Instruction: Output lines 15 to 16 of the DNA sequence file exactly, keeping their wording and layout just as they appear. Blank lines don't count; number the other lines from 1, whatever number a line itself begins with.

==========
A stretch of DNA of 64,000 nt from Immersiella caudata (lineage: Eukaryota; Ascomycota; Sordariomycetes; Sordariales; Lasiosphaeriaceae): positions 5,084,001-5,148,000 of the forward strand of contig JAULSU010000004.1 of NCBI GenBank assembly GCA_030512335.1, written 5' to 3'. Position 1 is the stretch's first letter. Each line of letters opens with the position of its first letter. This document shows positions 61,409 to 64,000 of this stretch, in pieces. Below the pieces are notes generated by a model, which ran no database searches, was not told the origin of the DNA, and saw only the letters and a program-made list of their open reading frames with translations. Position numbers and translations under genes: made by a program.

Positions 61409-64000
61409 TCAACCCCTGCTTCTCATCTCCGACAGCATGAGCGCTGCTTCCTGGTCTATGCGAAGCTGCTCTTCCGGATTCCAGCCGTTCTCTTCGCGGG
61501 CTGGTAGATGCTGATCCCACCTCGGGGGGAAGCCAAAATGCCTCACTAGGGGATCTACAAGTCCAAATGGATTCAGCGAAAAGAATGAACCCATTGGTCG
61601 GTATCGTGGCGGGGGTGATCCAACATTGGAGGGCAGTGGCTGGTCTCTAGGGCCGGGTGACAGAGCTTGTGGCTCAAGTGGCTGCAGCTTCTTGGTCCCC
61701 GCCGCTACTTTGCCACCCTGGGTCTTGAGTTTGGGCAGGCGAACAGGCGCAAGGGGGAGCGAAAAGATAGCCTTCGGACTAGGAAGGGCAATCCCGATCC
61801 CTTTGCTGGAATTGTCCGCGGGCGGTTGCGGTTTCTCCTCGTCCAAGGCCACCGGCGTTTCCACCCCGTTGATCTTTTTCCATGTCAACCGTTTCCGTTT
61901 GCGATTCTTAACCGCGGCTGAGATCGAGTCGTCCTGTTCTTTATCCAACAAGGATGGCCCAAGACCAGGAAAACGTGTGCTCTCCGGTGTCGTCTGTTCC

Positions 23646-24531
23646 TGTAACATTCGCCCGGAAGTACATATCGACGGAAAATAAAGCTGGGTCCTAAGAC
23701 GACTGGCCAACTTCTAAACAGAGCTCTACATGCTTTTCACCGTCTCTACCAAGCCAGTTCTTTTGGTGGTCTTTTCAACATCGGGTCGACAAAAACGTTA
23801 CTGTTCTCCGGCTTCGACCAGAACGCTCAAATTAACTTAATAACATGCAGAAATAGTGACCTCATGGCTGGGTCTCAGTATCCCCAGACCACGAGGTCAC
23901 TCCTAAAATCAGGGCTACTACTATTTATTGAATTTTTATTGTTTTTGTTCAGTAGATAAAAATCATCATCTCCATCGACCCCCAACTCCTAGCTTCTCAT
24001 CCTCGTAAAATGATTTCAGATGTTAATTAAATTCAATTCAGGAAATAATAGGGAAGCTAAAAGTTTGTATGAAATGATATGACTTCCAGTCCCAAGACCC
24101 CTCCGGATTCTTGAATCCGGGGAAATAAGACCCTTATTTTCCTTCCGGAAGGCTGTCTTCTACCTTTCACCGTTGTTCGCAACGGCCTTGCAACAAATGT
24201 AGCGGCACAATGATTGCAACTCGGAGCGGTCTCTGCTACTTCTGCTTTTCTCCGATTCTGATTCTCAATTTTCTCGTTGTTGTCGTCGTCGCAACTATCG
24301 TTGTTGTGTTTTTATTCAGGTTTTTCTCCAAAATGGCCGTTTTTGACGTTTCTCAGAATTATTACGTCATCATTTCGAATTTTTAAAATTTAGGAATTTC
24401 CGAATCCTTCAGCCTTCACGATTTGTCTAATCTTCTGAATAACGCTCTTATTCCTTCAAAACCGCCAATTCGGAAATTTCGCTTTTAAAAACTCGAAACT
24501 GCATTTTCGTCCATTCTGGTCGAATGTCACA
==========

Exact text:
24101 CTCCGGATTCTTGAATCCGGGGAAATAAGACCCTTATTTTCCTTCCGGAAGGCTGTCTTCTACCTTTCACCGTTGTTCGCAACGGCCTTGCAACAAATGT
24201 AGCGGCACAATGATTGCAACTCGGAGCGGTCTCTGCTACTTCTGCTTTTCTCCGATTCTGATTCTCAATTTTCTCGTTGTTGTCGTCGTCGCAACTATCG